You might have heard about él and ella, but what about elle?
By Kevin Medansky
Ready for a quick grammar lesson? You’ve probably heard of the gender-neutral third-person singular pronoun in English: “they.” While the singular “they” has centuries-old roots in the English language, it has gained tremendous popularity as a gender-inclusive term, and it was even Merriam-Webster’s Word of the Year in 2019.
For many adults, this likely means adjusting what we learned in grade school, by substituting “his or her” with “they,” when referring to an individual whose gender is unknown.
What’s remarkable here is that the linguistic transformations and adaptations that have made the singular “they” so renowned in English have occurred in other languages, too. Indeed, many speakers of Spanish are now promoting a new word: elle (pronounced “ay-yay”), which combines the Spanish words, él (“he”) and ella (“she”).
If you studied Spanish even just a few years ago, you might have been taught that él and ella were the only two pronouns available for individuals across the gender spectrum. However, that is no longer the case. Now, Upper School Spanish teacher Gillian Diffenderfer teaches her students this gender-inclusive pronoun after learning about it in her own research and graduate coursework.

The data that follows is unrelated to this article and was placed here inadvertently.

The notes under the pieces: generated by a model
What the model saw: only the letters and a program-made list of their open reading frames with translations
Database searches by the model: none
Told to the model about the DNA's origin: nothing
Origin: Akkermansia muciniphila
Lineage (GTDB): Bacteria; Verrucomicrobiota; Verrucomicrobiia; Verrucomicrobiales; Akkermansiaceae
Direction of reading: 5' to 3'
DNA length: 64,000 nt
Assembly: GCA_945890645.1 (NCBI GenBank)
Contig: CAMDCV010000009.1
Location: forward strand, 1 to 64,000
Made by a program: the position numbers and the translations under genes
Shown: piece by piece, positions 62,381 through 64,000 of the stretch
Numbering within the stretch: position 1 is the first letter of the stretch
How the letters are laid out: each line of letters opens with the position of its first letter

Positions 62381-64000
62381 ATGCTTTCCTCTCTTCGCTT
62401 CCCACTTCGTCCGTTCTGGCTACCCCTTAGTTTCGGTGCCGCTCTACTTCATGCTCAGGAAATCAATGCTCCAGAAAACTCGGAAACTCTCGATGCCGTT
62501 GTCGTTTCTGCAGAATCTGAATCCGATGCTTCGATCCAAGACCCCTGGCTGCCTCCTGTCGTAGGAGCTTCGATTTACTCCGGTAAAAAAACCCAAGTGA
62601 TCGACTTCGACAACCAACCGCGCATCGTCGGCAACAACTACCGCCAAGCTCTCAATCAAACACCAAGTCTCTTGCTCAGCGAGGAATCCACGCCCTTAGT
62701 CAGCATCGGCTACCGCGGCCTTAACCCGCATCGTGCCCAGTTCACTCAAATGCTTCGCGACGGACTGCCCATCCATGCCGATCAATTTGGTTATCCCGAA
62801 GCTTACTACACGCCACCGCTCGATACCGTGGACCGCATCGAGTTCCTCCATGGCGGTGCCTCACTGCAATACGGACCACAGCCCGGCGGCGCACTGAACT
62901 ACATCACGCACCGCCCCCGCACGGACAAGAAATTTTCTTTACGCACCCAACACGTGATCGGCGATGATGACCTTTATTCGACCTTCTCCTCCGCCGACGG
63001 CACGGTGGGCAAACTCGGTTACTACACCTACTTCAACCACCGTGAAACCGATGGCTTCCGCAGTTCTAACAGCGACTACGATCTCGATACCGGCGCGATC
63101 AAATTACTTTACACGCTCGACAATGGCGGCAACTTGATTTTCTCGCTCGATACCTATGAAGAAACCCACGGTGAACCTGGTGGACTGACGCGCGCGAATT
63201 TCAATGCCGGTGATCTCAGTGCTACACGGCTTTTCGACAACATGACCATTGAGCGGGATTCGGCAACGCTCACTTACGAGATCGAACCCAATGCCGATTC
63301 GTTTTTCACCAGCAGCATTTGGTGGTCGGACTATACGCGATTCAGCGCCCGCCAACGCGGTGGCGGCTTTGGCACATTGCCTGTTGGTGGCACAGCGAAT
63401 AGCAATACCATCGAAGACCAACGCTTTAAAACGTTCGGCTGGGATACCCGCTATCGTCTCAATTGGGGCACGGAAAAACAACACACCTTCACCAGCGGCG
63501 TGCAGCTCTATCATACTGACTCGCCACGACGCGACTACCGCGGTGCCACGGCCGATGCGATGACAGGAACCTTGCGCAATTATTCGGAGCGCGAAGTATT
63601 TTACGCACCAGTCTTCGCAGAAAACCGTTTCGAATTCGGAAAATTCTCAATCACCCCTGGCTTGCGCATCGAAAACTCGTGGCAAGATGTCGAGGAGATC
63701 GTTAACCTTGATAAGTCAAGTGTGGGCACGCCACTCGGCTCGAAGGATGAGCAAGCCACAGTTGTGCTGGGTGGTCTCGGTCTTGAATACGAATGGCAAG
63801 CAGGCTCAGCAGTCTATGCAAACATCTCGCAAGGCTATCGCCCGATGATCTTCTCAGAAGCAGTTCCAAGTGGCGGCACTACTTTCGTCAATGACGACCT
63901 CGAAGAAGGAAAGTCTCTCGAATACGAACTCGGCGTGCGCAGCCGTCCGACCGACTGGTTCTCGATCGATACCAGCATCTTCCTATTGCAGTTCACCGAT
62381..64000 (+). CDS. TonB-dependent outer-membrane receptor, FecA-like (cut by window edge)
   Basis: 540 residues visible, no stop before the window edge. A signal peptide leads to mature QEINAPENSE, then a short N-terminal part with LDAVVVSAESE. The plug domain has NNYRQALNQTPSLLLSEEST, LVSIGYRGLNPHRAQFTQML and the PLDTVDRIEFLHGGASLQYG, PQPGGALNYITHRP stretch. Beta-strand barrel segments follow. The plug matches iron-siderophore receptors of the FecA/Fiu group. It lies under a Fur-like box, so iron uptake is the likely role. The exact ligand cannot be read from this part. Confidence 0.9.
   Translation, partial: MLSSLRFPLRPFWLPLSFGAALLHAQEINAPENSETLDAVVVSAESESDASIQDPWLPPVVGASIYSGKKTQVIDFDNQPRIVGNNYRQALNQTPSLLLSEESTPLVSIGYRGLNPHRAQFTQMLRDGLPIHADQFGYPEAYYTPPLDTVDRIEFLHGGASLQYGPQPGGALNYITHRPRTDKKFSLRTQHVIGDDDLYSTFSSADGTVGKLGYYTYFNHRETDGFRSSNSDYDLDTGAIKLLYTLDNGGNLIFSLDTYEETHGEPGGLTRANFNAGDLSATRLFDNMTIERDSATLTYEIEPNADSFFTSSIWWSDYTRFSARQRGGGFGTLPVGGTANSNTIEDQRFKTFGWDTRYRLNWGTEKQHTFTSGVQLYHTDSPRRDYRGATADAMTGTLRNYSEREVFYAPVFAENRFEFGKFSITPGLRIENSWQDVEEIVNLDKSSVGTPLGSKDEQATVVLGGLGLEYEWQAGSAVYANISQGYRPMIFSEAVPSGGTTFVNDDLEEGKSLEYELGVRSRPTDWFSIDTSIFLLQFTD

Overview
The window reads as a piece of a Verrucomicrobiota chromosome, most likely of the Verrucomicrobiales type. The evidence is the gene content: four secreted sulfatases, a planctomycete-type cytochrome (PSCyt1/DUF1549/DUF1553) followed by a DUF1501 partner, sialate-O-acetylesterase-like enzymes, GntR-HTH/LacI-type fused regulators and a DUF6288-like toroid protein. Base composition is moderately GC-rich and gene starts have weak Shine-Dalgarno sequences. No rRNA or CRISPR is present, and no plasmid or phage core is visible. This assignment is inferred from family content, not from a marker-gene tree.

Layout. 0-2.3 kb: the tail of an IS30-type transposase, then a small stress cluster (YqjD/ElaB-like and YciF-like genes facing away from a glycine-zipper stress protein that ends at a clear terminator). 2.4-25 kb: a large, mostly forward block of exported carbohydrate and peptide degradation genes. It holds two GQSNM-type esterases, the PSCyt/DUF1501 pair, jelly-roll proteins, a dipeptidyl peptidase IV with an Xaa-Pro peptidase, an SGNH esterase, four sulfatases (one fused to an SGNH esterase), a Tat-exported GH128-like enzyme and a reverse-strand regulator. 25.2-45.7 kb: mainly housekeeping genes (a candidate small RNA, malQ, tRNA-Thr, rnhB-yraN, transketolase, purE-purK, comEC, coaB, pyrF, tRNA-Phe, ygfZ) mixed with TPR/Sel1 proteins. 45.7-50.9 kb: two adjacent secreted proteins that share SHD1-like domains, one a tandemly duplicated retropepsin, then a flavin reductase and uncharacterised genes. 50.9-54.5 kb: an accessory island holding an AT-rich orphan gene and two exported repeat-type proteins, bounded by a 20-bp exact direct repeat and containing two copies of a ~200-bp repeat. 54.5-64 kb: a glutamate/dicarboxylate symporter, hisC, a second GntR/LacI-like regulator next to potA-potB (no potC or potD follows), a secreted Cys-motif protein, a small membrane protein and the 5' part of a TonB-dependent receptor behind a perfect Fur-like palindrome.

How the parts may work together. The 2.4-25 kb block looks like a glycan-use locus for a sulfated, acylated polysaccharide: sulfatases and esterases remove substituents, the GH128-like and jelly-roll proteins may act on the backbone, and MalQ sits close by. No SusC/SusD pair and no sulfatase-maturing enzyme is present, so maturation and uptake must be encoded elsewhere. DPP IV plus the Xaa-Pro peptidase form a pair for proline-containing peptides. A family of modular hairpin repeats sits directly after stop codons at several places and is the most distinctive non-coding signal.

“I think that gender in Spanish goes way beyond the concept of pronouns,” Diffenderfer said, “because the romance languages are inherently gendered.” This explains why inanimate objects in Spanish and many other romance languages take on a gender. The table becomes la mesa, as the object is feminine, and the makeup is el maquillaje, which is masculine.
This leads to some pretty interesting conversations in class with Diffenderfer. As she explained, “We try to talk about the fact that there are people who don’t use gendered pronouns to describe themselves,” which bucks the typical Spanish-language trend of applying one of two genders to everything and everyone.
“Language is a living, breathing organism that’s constantly changing and constantly adapting,” Diffenderfer said. “That’s why there are so many versions and dialects and accents of Spanish.” Thus, the addition of elle is only one of many linguistic adaptations that have helped Spanish speakers adequately describe their lived experience.
Thanks to Diffenderfer’s extensive research, her students are now more aptly prepared to engage with Spanish speakers of all genders and her classes are becoming all the more inclusive.
“I just want my students to be exposed to [the word elle], no matter what they believe,” she said. “I think it’s important that they know that it’s being talked about, and that there are people who are pushing for more recognition. That way, if and when, hopefully, they are exposed to that in the real world, they will already be familiar with it.”
To learn more about diversity, equity and inclusion work happening at Penn Charter, visit our Gender Equity, Sexuality and Consent Blog.